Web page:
Liquid Telecom CEO: We Are Tech and Supplier Agnostic
Connectivity on a global and unprecedented scale has never been as important as it is today amid the COVID-19 pandemic, and deals between telcos and satellite companies carry extra resonance. Liquid Telecom recently expanded its partnership with Intelsat to connect more than 2,000 additional Very Small Aperture Terminal (VSAT) terminals across the continent. The two companies have worked together since 2016 to deliver Liquid Telecom’s VSAT service over Intelsat’s high-throughput satellite fleet to provide a communications network to communities, schools, and businesses in 20 countries across the continent. We talk to CEO Scott Mumford ahead of his keynote as part of Cell Backhaul Digital Week. Mumford speaks to Liquid Telecom’s plans, its recent deal with Intelsat, and how partnerships could work out with other satellite players.
VIA SATELLITE: Given the current global situation and a more dispersed workforce, do you think satellite-based cellular backhaul will become more or less important in the future?
Mumford: I think it is going to become more important actually. I think as we are seeing more and more of a move to everything being run on devices. That connectivity is going to become more critical to be ubiquitous everywhere. The only way to do that is that is to provide the connectivity to the towers by using a hybrid approach, where you are using fiber and satellite, and even using microwave as well to ensure you have complete network coverage. Even though satellite has been around for awhile and like many technologies has been on a bit of a rollercoaster, it is only going to become more critical and will continue to be for the next decade or so, as it becomes more and more integrated into our communications systems.
VIA SATELLITE: How difficult a challenge is it for a telco like Liquid Telecom to connect people that live away from major cities and major towns in Africa?
Mumford: It is tricky. Africa is an enormous continent geologically and it has a very widely dispersed population with the majority of people living away from metropolitan areas in sub-Saharan Africa. I think the successful companies will be the ones that don’t shoehorn everything into one technology. We have realized it is about the service and connectivity to those areas and using whatever means works best and the most cost-effective way of doing it to get people online and connected. Working with a lot of our partners is a critical element of that.
VIA SATELLITE: Could you tell us about the recent deal with Intelsat? How did that come about?
Mumford: This was actually an extension of a deal we did three years ago. We were always an FSS [Fixed Satellite Service] satellite beam operator taking both C- and Ku-band on FSS beams covering the whole region. We are shaping the bandwidth into the regions as and when we need it. The advent of Ka-band HTS [High Throughput Satellites] started to have an impact on the landscape. To start with, it never really fit from a technology perspective due to the very small nature of the Ka spot beams and the geographical spread of the population in African countries. When Intelsat launched Epic five years ago with the Ku-band spot beams, and covering one whole country with a beam, it changed economics of being able to provide HTS speeds and coverages into specific countries. We took that initial foray into markets where we already had local operating companies running and a good satellite customer base and took the opportunity on an initial three-year commitment with Intelsat 33 to put high throughput services into those countries. That turned out to be a bit of a game changer, being the first Ku-band high throughput service provider in these regions and the speeds and service availability we were able to offer as a result of that we saw good growth.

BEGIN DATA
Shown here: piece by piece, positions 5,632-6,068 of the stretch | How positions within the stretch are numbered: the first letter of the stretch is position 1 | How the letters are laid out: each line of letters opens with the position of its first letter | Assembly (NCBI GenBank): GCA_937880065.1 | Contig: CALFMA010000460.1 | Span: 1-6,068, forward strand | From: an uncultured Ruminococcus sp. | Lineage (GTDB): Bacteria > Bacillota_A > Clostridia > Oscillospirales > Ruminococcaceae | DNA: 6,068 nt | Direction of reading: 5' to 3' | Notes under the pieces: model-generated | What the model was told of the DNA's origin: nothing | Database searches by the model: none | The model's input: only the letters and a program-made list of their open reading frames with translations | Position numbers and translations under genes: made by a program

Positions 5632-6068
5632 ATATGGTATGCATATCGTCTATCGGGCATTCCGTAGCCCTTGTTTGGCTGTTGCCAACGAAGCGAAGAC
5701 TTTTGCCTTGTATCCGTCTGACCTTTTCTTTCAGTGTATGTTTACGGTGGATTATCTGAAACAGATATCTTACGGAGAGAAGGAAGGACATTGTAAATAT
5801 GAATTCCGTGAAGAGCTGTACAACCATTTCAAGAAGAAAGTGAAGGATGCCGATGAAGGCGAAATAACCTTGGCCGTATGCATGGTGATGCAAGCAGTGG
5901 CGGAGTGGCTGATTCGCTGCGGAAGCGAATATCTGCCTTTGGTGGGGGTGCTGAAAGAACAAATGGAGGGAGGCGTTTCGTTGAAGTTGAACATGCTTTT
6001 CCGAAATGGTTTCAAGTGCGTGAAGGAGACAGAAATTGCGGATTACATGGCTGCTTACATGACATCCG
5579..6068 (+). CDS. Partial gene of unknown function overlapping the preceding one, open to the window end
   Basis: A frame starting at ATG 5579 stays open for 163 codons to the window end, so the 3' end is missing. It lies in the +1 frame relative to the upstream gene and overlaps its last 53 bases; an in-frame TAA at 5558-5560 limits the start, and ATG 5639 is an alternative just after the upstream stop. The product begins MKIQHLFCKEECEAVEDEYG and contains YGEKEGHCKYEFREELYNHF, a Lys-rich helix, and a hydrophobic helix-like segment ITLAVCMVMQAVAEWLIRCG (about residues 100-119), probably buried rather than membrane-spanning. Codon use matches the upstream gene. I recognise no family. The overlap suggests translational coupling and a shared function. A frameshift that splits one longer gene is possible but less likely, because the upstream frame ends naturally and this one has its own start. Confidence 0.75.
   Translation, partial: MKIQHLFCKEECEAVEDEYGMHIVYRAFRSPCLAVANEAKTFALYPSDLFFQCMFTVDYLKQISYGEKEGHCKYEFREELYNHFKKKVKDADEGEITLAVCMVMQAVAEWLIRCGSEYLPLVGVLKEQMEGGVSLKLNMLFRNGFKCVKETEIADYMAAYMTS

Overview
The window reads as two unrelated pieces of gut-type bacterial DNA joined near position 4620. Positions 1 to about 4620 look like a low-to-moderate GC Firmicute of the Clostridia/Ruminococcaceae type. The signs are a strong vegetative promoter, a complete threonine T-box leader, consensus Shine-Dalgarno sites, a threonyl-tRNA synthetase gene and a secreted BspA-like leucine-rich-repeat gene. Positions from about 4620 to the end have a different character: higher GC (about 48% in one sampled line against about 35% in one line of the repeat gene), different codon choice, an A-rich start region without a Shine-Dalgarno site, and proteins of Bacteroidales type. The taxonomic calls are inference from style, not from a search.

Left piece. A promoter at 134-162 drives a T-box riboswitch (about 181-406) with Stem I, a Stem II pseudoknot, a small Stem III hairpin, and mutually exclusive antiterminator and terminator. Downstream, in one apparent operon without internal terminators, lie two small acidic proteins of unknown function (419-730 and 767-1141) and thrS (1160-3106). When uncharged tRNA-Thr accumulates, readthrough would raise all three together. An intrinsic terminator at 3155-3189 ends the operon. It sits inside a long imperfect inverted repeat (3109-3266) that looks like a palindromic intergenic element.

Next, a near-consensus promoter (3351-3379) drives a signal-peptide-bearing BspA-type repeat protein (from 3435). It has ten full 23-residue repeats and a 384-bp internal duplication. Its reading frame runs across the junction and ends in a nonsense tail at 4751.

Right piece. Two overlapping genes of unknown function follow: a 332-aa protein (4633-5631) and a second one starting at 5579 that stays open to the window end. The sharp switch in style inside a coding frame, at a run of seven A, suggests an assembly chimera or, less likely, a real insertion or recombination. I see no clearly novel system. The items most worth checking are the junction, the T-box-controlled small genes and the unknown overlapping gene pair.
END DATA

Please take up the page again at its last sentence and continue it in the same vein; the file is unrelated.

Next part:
That partnership with Intelsat strengthened on a reciprocal basis as we provided some teleport services to them. It has been a strategic relationship that has been hugely beneficial to both of us for three years, so we decided to extend that. We have added three additional spot beams outside of the renewal. It has grown very fast. I think it comes from a deep understanding on both sides.
VIA SATELLITE: There are lots of satellite solutions out there with Low-Earth Orbit (LEO), Medium-Earth Orbit (MEO), and Geostationary Orbit (GEO). How difficult is it from your perspective when evaluating which satellite solution to go for?
Mumford: We looked at the all the options like we always do. We are technology and supplier agnostic. It enables us to go out and have a look at the market from a technology standpoint and make sure we can always buy and launch services on the best technology for our specific customer base. We looked at Ka-band services, but the reality of it is, the frequency band that Ka-band operates in Africa, does not provide the availability that we need to be able to mix broadband and enterprise services off of a single platform. So, we use mainly the Newtec Dialog multiservice platforms and the iDirect Evolution platforms. It enables us to blend enterprise quality services with Internet quality services to small and medium-sized enterprises and even consumers. Ka-band doesn’t enable us to provide those enterprise grade services from that frequency band.
VIA SATELLITE: Did you seriously look at OneWeb for capacity?
Mumford: We were in discussions with OneWeb and Telesat as well on the LEO side of things. You have to be very open to all of the technologies that come on board and do your own evaluations and how you are going to commercialize those. I think there are still a lot of unknowns around the LEO services and the commercialization, and how that will fit into the market as a whole. So, I haven’t a definitive answer in terms of which providers we might go with. We will be looking at the LEOs and at some point, we will add them to our service portfolio, as we will with the MEOs and the O3b side as well. We are technology agnostic. So, we can add all of them to our portfolio, if and when we need them.